A spokesperson told news agency DDP that despite Dr. Daniel Ubani’s mistake in adminstering medication, the European arrest warrent to extradite him had been rejected by court officials because it was “invalid” and constitutes double jeopardy.
The 66-year-old doctor from Witten, who had been recruited by an agency to provide out-of-hours cover in Cambridgeshire, arrived in the UK the day before the February 2008 incident. During a visit to 70-year-old David Gray, who suffered from kidney stones and renal cholic, Ubani administered a 100 mg dose of diamorphine that killed Gray within hours.
The doctor claimed later that he had been “too tired” to concentrate, which led him to use the wrong drug, the Bochum, Germany state prosecutor’s office said.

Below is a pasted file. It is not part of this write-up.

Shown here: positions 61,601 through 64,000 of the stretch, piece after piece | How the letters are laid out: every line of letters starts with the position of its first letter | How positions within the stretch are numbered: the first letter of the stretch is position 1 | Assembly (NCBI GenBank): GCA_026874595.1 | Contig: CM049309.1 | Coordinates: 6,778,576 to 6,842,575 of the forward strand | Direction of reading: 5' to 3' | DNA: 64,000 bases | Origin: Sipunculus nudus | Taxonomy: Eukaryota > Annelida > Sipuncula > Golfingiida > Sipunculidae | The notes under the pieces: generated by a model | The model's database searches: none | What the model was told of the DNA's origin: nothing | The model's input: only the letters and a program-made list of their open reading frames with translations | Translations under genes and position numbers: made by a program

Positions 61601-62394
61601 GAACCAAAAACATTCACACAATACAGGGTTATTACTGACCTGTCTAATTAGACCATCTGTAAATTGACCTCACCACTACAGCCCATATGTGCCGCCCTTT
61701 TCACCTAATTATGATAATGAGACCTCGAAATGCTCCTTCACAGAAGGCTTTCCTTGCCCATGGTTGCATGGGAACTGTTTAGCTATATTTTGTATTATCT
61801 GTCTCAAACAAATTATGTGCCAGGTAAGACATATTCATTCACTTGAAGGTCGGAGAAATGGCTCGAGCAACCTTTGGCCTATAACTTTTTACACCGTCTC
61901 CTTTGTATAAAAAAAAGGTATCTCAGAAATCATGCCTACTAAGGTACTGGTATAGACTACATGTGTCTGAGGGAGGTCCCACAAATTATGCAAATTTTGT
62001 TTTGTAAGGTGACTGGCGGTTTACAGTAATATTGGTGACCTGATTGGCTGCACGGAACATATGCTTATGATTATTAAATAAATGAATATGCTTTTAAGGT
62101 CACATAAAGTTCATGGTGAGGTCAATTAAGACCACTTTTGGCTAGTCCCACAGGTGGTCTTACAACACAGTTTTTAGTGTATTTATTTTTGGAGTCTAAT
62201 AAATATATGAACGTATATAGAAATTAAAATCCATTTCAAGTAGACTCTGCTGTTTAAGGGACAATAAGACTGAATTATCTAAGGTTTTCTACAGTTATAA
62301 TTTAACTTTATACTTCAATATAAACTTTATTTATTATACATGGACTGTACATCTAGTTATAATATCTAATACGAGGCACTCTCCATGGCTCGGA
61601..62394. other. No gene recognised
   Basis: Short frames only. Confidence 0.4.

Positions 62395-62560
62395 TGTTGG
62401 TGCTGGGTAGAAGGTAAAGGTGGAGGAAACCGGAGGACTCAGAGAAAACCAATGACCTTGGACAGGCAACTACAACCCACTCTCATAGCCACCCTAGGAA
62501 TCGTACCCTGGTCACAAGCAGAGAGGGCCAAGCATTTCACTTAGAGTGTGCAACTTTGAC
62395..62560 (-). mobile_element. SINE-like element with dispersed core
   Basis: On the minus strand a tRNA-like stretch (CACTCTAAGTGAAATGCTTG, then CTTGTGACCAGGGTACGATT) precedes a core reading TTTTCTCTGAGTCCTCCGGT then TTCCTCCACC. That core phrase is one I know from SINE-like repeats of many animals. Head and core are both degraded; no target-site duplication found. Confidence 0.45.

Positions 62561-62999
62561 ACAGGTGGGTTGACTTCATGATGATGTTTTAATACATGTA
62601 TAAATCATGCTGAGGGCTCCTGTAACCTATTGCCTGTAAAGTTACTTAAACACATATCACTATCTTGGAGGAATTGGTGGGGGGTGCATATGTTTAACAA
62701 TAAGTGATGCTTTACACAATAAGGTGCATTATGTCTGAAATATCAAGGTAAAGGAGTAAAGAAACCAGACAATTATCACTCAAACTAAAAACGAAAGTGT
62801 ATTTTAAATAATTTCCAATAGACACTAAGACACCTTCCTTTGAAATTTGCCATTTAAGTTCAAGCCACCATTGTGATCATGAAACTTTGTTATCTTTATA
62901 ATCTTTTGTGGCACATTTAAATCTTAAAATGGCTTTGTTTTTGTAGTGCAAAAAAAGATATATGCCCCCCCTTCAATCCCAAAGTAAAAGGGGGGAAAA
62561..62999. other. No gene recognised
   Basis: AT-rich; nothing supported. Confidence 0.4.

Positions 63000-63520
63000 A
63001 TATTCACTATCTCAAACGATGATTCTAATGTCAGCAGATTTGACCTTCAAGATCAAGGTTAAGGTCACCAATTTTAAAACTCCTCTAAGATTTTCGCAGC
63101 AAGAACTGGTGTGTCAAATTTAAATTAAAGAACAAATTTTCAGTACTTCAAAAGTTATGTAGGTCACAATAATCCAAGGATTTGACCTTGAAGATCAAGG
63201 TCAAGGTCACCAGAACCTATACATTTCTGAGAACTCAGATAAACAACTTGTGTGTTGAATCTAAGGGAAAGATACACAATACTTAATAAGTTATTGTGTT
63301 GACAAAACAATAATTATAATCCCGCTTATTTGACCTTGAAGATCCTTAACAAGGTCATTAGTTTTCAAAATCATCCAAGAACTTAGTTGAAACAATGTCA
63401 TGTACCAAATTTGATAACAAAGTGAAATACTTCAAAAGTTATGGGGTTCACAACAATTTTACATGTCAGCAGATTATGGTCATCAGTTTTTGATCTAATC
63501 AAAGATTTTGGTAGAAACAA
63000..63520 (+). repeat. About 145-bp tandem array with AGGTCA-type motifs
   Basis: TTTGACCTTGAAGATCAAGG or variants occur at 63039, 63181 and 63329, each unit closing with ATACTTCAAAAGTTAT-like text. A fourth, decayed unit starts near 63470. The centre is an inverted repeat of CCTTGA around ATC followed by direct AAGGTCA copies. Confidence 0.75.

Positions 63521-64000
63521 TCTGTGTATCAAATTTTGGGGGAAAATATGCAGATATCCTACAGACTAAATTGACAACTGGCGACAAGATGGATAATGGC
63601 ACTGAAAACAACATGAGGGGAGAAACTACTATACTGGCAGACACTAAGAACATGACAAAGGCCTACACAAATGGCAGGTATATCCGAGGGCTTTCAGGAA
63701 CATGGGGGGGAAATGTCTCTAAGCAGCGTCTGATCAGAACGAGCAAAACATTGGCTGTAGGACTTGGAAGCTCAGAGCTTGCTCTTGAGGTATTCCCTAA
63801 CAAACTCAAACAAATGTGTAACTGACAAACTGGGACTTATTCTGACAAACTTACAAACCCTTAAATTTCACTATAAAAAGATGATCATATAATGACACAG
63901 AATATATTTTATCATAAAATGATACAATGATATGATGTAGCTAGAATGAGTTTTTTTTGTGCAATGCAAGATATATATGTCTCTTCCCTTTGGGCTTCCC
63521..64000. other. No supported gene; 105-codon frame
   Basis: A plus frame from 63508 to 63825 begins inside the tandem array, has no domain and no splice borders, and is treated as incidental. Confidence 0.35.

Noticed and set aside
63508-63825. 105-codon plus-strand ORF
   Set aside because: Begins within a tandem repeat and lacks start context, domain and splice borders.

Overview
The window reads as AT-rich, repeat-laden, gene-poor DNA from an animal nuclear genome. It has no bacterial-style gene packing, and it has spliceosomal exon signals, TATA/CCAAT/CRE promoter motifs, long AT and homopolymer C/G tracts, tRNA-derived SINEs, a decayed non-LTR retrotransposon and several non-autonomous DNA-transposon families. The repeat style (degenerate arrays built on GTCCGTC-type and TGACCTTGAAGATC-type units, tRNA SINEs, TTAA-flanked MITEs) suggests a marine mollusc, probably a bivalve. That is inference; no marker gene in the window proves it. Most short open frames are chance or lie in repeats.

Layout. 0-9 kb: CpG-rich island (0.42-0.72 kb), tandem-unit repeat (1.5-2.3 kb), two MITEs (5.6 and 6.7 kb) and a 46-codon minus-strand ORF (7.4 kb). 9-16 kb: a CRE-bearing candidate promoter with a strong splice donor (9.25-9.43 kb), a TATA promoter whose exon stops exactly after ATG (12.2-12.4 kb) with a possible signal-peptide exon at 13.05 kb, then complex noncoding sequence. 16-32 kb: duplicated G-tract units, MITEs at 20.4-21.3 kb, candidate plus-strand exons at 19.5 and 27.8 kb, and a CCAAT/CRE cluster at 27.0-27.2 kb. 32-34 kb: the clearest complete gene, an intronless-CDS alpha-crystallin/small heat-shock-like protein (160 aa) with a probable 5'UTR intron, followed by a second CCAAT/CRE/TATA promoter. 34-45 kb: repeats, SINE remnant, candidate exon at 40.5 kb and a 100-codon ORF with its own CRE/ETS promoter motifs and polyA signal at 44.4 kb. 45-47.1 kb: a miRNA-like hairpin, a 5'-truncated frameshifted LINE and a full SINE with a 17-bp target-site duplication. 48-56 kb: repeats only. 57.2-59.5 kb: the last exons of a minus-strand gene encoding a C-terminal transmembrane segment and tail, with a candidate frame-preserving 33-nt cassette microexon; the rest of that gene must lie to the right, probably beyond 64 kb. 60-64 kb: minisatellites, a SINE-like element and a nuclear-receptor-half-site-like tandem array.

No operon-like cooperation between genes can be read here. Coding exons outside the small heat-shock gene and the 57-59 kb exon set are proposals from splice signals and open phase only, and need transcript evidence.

In March 2009, the Witten county court convicted Ubani of involuntary manslaughter and sentenced him to nine months of probation and a €5,000 fine.
The case has generated friction over Germany’s response to an extradition request by British authorities. Though he has been suspended from working in the UK by the General Medical Council there, Ubani continues to work from his own practice in Witten, North Rhine-Westphalia.
But this was not enough punishment for British officials hoping to bring him to trial in the UK.
Scores of German doctors travel regularly to Britain for lucrative short-term stints to help out their overstretched NHS colleagues. They can often make as much in a few days in what they make in Germany in an entire month.